Like everything else, renewables have their place and time. Their time is now, and ICL promotes renewable energy at all levels. Their place is on land that’s already converted for human uses. So we’re also protecting southern Idaho’s China Mountain wildlife haven from a misplaced wind project.
China Mountain is one of those Idaho experiences that leaves you feeling you’ve gone back in time a few hundred years. Only an hour’s drive from Twin Falls, it’s a jewel of a high-elevation wildlife refuge. More than 1,000 elk, 1,800 pronghorn, and many sage-grouse have persisted in the area while almost a million acres burned nearby.
Why didn’t China Mountain burn? Partly because the mountain is at high elevation and stays moist late in the year. Snow still blocks the main road in mid-June. And partly because much of southern Idaho has turned to flammable cheatgrass, but this mountain is still quilted in aspen, chokecherry, big sage and native wildflowers.
This high-elevation haven is threatened by a giant wind development that would carve the mountain with new roads and trenches and add hundreds of industrial wind turbines, all to sell power to Nevada.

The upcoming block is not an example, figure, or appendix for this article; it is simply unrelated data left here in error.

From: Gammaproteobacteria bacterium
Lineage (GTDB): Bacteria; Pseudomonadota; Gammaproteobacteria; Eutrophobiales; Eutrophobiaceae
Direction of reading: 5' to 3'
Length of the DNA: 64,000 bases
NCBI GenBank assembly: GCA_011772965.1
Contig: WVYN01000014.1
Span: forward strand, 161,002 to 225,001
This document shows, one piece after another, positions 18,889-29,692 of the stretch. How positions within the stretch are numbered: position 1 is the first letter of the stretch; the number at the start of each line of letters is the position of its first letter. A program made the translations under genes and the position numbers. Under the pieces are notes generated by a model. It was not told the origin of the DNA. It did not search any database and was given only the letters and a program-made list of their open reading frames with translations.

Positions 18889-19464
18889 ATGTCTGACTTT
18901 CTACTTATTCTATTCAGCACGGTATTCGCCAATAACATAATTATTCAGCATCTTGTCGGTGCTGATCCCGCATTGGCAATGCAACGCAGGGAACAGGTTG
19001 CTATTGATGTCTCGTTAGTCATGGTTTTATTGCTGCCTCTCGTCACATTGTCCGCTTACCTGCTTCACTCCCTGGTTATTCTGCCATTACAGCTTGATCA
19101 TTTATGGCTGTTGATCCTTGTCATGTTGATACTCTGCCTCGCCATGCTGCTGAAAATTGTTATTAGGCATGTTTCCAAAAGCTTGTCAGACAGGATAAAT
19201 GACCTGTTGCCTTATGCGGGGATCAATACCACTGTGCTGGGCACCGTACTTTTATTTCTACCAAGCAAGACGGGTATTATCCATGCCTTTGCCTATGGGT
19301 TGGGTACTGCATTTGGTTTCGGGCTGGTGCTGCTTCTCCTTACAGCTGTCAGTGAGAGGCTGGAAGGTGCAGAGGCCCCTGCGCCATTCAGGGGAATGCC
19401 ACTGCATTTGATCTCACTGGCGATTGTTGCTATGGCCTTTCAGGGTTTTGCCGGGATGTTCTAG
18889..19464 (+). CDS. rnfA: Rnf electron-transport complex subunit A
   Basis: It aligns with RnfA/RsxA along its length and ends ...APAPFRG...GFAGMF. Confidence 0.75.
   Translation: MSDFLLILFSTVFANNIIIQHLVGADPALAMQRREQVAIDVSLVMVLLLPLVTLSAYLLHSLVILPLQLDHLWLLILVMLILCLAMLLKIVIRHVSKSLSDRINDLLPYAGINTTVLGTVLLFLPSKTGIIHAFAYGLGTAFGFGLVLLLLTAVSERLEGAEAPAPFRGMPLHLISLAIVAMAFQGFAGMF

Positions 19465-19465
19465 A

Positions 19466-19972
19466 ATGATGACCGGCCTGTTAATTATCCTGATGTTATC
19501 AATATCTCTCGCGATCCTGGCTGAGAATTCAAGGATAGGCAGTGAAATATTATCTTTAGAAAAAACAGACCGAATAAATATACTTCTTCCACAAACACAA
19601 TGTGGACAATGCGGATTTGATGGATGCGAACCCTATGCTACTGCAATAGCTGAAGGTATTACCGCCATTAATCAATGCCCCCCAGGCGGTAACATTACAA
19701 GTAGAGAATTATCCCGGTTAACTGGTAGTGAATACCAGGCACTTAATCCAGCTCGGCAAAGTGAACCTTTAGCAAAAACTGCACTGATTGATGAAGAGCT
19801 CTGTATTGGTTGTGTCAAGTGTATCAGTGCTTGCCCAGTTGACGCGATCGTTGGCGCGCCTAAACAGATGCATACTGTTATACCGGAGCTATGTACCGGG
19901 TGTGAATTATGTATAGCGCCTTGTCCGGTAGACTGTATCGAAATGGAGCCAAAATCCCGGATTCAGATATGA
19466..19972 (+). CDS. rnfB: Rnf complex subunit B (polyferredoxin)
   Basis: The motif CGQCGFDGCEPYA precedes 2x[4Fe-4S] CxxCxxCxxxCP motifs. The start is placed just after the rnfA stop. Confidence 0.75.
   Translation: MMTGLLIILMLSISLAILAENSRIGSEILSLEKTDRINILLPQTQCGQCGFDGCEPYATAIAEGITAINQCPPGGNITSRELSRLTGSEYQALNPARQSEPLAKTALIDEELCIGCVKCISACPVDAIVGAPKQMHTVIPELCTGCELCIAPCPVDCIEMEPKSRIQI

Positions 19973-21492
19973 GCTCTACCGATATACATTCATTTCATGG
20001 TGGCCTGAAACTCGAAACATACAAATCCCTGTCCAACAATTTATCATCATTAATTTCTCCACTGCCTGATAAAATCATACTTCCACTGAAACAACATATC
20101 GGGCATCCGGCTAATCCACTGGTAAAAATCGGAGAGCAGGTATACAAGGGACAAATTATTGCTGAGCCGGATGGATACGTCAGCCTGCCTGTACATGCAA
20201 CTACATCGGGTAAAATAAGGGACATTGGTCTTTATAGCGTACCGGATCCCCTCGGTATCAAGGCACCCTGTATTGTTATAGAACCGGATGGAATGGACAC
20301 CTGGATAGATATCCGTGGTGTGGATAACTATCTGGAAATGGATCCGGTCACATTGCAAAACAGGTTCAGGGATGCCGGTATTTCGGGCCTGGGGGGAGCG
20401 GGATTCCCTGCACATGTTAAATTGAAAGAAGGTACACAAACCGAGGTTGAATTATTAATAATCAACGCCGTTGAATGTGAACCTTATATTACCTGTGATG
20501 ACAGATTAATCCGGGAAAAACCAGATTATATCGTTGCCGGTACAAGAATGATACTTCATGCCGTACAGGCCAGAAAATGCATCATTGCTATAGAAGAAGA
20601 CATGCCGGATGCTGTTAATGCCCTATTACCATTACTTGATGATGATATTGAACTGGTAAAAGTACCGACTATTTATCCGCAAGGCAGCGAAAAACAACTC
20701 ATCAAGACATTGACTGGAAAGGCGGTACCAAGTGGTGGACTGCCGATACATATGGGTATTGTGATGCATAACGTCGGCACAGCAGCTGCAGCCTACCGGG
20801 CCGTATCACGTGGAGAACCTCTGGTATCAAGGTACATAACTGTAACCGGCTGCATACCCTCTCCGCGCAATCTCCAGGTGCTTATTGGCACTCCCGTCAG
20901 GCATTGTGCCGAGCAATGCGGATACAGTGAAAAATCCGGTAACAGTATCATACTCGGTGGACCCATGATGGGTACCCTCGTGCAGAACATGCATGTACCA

We’re thrilled to see windmills sprouting along I-84 on farmlands: The farmers are happy with the extra money and the energy stays in Idaho. But big construction and big wind don’t belong on China Mountain’s wildlife habitat.
ICL is working with groups like the Audubon Society, the Idaho and Nevada Wildlife Federation, and the Nevada Wilderness Project to protect China Mountain’s wildlife. Next week, we’ll give you a chance to tell the BLM what you think.
In the meantime, experience wild Idaho with a China Mountain spring wildflower hike. We can’t point you to a tourist website—you’ll have to do old-school map navigating. When we go, we take 3 Creek Road out of Rogerson and then turn south on Monument Springs Road. Enjoy!